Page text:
You worked hard. You’ve been saving for most of your adult life. Now, you’re getting closer and closer to that ultimate goal: retirement.

If you don’t have a financial plan in place yet, now is the time to get started. And the easiest way to do that is by partnering with a financial advisor. But with so many options out there, it can be difficult to choose which one is right for you. After all, this is the person with whom you’re trusting your financial future.

That’s why we put together this list. These five tips will arm you with the questions to ask and the things to look for when determining the financial advisor that’s right for you.

1. Do Your Research

This is probably the first step you’ll take when looking for a financial advisor. Ask your friends and family for referrals. Look up potential candidates online. Recommendations from people you trust can really help you narrow down your list right away.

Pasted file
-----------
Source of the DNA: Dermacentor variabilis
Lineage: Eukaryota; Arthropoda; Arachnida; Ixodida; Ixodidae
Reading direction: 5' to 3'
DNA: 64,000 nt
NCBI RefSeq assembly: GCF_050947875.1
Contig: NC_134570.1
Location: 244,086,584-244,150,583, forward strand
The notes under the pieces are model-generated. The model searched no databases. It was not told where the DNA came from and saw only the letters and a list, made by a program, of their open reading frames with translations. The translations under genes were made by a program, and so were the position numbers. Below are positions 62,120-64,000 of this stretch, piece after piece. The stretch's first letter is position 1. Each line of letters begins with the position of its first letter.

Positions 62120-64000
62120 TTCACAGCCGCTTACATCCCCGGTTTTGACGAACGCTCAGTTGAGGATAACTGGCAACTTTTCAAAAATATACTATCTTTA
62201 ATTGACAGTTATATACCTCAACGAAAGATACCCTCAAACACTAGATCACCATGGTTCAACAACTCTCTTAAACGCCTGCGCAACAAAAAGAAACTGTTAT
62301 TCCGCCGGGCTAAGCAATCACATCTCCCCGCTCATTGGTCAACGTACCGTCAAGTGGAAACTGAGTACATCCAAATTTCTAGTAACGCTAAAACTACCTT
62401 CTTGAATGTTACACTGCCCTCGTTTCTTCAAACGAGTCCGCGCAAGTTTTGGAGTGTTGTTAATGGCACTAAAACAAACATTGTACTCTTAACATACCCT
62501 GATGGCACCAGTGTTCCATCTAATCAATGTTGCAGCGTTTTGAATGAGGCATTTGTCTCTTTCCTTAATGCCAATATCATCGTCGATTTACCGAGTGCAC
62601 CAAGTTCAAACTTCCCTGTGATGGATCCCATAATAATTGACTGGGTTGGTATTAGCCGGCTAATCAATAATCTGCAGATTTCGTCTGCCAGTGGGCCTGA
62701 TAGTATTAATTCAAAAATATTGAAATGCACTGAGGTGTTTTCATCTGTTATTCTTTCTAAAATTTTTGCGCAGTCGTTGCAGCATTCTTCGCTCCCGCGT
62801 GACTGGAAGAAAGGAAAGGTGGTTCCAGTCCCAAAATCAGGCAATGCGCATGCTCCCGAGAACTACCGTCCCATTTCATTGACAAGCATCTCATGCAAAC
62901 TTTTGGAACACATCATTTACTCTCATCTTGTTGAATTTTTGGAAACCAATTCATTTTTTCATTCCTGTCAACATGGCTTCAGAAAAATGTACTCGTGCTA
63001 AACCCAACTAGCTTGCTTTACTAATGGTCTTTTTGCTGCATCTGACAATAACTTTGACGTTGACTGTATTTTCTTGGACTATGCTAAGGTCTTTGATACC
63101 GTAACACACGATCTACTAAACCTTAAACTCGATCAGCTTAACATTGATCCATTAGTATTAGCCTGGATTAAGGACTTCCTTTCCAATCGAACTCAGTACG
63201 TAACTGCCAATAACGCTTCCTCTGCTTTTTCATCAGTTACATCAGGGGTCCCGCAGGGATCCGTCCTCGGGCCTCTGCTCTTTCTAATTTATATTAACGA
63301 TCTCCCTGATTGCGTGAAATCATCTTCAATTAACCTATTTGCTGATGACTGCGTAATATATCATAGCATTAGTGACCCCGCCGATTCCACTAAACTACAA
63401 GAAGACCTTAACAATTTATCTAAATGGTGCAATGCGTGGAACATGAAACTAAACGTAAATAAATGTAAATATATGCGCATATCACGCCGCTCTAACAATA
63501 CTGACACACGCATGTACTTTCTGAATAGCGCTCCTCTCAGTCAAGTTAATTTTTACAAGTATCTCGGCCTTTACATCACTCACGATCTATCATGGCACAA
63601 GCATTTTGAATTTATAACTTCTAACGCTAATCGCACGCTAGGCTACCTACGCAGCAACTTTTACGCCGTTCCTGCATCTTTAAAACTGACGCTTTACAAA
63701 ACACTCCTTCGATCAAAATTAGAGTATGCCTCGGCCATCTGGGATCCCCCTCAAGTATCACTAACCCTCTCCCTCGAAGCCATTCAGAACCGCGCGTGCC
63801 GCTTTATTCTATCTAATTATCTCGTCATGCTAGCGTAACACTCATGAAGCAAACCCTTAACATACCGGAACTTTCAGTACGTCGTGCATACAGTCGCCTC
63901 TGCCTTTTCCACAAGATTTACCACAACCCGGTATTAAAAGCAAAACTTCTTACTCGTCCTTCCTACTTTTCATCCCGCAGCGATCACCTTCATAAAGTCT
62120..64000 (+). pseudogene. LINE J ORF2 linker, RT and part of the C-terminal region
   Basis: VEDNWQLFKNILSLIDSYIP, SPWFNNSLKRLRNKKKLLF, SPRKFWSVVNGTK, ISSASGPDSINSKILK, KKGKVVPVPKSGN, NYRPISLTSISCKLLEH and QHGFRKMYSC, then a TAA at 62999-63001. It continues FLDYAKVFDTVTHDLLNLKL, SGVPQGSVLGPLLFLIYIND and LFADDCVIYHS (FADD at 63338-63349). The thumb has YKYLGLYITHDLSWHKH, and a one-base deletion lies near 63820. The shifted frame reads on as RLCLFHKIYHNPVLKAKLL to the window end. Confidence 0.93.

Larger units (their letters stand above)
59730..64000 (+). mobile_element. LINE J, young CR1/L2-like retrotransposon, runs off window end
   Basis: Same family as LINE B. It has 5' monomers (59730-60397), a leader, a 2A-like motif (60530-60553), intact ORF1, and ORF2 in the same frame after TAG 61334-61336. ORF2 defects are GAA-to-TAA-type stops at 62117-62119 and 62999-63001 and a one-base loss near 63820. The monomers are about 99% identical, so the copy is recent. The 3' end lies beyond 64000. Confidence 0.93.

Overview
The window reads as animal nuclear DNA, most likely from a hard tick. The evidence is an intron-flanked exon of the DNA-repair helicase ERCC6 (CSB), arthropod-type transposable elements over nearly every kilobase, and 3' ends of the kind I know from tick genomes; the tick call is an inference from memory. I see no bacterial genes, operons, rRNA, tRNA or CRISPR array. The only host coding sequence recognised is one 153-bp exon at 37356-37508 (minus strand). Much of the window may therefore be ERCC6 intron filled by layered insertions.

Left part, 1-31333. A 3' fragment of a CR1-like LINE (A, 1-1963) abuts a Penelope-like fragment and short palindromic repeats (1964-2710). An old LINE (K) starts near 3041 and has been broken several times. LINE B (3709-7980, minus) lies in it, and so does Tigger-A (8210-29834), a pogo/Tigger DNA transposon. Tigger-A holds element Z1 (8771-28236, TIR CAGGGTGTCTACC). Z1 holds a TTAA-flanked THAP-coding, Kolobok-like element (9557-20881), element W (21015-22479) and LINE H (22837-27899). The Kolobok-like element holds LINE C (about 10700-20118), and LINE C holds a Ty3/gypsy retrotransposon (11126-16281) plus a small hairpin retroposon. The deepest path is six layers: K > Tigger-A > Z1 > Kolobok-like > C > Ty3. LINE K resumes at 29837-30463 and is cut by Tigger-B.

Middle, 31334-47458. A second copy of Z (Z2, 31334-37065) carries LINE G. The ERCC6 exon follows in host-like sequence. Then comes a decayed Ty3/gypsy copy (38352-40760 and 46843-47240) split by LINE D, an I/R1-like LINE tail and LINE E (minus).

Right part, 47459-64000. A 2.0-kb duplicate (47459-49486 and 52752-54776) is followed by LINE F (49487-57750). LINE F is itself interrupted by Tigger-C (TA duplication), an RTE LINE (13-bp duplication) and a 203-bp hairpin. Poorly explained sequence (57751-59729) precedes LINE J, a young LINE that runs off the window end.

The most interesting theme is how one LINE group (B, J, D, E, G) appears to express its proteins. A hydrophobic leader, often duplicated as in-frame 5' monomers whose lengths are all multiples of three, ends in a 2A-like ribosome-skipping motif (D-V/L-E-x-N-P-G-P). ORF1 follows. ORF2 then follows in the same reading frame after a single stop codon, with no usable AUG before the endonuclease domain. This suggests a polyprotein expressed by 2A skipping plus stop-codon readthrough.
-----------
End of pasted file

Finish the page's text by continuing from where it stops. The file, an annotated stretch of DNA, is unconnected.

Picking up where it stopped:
It can also help you find out if the advisor you’re about to work with has ever been involved in any unsavory practices. The SEC created an online database where you can look up any customer complaints, so it’s a good idea to look there to vet out anyone you’re seriously considering. You want to make sure that your advisor has a good, quality track record, and to do that, you’ll need to do some research.

2. Ask About the Services They Offer

This is something you’ll probably find out from your research, but you also want to make sure your advisor can handle your needs. Many people who first see a financial advisor are looking for help with growing their retirement savings. Mostly, this means making the right investments and putting money in the right accounts. If this is all you’re after, an investment advisor or even a robo-advisor might actually be the best course of action for you. However, as your wealth accumulates and as you get closer to retirement, you’re financial situation will get more complicated.